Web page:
-- Flushed from his game of hide-and-seek, 4-year-old Vasile munches a brownie as his mother recalls the day he entered her life.
It was February 2001, and Emily Wilcox and her husband, Andy, had traveled to Romania to adopt a child.
"He just stood up in his crib and jumped into Andy's arms," Emily Wilcox said of the boy squirming in her lap. Soon Vasile, then 13 months old, was on his way to Lee's Summit, Mo., the first real home he had ever known.
Now the couple, both 38, are back in Romania in hopes of adopting another child. But the odds are against them this time around.
Vasile was one of the last Romanian children to be adopted before the government suspended foreign adoptions in June 2001 at the request of the European Union. The EU was concerned about allegations that the system was corrupt and that children were being sold to foreigners.
That ban looks set to become permanent soon. Romanian lawmakers are preparing to enact severe restrictions on international adoptions, perhaps as soon as this week, despite an impassioned plea from would-be adoptive parents.
Two dozen U.S. congressmen, along with politicians from EU countries, have written letters of protests. And this month, 20 American families who adopted Romanian children traveled to the Balkan country to show the Romanian government what the orphans will be missing.
"Every child has the right to a permanent family," said Debra Murphy-Scheumann, who runs Special Additions, a nonprofit organization based in Stilwell, Kan., that helps arrange adoptions and provides aid to orphanages.
"These children have become political pawns," she said. "People say we are supporting corrupt practices, but that is so far from the truth. This is not about the United States and the European Union . . . this is about the life of a child."
Murphy-Scheumann, 49, has four children of her own and five others she has adopted. Although she has never adopted in Romania, she has become a spokeswoman for the plight of would-be American adoptive parents.
Adding to the outrage over the planned law is that millions of dollars of aid flowed into Romania after the 1989 ouster and execution of Nicolae Ceausescu, the communist dictator who had run Romania for nearly a quarter century.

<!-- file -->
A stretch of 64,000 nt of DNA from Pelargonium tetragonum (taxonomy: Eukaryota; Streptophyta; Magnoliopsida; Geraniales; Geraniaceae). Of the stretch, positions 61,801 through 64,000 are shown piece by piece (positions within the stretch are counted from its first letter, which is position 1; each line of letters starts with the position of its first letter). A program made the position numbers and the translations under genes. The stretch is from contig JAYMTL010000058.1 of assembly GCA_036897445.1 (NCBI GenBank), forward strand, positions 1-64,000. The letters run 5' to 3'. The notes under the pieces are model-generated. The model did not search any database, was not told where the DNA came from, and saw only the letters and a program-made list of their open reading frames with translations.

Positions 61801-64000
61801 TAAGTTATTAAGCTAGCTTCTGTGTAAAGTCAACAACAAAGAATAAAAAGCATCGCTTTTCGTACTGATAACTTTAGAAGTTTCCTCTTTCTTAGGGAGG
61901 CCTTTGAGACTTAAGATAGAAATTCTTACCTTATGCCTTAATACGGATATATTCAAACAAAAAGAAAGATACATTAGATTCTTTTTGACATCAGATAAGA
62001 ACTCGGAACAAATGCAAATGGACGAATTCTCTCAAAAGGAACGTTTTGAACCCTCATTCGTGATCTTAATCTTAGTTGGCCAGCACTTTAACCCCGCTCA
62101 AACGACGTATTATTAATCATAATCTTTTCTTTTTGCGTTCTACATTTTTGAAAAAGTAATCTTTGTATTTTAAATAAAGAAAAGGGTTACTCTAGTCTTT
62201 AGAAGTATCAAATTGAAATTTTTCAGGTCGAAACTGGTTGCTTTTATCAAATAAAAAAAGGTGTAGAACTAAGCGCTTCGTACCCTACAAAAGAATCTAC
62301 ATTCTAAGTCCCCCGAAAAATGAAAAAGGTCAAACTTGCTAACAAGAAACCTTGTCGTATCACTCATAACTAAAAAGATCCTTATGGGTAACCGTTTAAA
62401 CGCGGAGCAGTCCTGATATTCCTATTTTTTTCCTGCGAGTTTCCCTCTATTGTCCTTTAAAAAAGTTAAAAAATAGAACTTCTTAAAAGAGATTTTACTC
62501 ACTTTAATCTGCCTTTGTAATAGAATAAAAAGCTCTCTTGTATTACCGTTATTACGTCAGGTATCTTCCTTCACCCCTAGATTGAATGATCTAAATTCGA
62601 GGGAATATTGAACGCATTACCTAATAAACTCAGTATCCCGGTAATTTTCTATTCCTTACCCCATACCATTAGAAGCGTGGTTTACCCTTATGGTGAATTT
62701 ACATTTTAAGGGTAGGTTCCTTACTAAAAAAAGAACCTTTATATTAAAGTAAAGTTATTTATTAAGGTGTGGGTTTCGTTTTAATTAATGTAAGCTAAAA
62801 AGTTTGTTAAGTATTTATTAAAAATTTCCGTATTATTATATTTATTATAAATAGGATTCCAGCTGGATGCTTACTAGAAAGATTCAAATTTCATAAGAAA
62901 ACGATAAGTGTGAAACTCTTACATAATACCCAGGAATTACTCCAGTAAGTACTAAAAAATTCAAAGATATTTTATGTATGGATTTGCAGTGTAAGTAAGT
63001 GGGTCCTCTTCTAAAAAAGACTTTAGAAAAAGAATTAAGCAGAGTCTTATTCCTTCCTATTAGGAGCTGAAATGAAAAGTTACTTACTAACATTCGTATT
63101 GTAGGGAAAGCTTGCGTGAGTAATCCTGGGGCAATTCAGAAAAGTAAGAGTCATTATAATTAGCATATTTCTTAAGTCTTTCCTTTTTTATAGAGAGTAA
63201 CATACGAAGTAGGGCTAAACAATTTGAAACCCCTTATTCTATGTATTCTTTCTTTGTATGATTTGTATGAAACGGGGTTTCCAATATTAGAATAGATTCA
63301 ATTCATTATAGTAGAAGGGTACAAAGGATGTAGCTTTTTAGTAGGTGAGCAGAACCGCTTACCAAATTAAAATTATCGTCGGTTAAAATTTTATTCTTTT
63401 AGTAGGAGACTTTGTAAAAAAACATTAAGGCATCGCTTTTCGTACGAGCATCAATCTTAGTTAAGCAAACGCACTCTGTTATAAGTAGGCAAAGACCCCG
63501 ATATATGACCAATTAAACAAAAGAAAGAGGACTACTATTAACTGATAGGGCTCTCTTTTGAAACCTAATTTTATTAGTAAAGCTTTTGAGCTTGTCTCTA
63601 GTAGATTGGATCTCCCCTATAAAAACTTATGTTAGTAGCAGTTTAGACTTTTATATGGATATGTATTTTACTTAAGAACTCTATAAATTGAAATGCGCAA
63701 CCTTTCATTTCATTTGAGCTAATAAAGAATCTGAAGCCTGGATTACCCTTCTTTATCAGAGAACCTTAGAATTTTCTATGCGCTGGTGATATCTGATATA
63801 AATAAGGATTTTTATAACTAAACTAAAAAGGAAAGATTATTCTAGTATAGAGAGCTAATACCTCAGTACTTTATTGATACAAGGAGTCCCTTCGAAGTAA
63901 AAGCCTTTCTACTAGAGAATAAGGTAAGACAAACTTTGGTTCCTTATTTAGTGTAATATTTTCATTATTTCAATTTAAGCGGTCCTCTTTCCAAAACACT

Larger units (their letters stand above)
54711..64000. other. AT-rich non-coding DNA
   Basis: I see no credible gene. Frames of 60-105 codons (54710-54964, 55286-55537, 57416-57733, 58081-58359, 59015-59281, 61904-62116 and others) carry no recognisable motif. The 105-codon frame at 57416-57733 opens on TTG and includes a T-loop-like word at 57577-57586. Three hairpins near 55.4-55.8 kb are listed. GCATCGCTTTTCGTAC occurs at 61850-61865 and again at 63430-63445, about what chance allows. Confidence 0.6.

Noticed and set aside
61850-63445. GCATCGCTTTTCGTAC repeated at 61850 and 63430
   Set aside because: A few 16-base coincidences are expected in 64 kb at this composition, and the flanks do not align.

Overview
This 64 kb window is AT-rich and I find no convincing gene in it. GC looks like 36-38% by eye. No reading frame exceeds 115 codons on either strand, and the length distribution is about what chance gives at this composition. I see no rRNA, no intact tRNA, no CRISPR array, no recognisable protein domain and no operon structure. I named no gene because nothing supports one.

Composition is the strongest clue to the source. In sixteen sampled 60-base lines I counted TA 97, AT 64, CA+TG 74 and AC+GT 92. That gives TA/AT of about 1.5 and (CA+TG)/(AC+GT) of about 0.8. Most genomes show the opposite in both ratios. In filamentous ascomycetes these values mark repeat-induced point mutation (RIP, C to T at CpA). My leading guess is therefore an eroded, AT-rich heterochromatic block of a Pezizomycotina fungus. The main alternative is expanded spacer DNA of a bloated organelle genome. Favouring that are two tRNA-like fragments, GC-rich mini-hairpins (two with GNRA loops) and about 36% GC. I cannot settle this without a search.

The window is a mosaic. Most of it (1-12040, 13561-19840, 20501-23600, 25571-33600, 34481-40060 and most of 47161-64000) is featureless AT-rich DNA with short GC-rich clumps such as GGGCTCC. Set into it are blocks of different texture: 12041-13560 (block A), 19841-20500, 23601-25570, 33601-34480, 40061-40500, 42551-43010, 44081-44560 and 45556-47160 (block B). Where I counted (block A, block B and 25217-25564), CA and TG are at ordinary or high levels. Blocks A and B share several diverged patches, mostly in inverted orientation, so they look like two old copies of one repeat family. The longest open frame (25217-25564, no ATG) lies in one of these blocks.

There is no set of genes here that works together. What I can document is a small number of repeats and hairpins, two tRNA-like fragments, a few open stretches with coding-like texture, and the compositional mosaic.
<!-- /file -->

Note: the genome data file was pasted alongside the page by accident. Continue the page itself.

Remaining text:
His death led to the revelation that nearly 100,000 children were living in squalor and misery in state orphanages -- the result of his ban on abortion and birth control.
Romania quickly became a magnet for American and European couples willing to pay as much as $19,000, roughly the cost in the United States, to adopt in Romania. Not surprisingly, allegations of baby trafficking soon followed.
The Wilcoxes believe such cases are the exceptions, however, and they offer themselves as proof. Andy is a science teacher and swimming coach in Lee's Summit. Emily gave up a job in advertising to become a full-time mom to Vasile.
They haven't forgotten their son's homeland. A Romanian flag flutters outside their home, and Vasile, wearing an embroidered Romanian smock and sneakers, calls his father "tata," Romanian for "daddy."
An estimated 30,000 children have been adopted by foreigners since 1989, international agencies say. That includes 1,000 children adopted after 2001 because their cases were considered exceptional or were planned before the moratorium.
Many Romanians still leave children in orphanages because they're unable to support them with average monthly salaries of $170.
Although about 40,000 children currently live in state institutions, many are technically ineligible for adoption because they're occasionally visited by their families.
The Wilcoxes don't doubt there is corruption within the system, or that there are horror stories when adoptions go wrong. But they say the little girl they wish to adopt should have a home, either in Romania or abroad.
"If there is corruption in the adoption system, then fix the problem," Andy Wilcox said. "Don't punish thousands of children."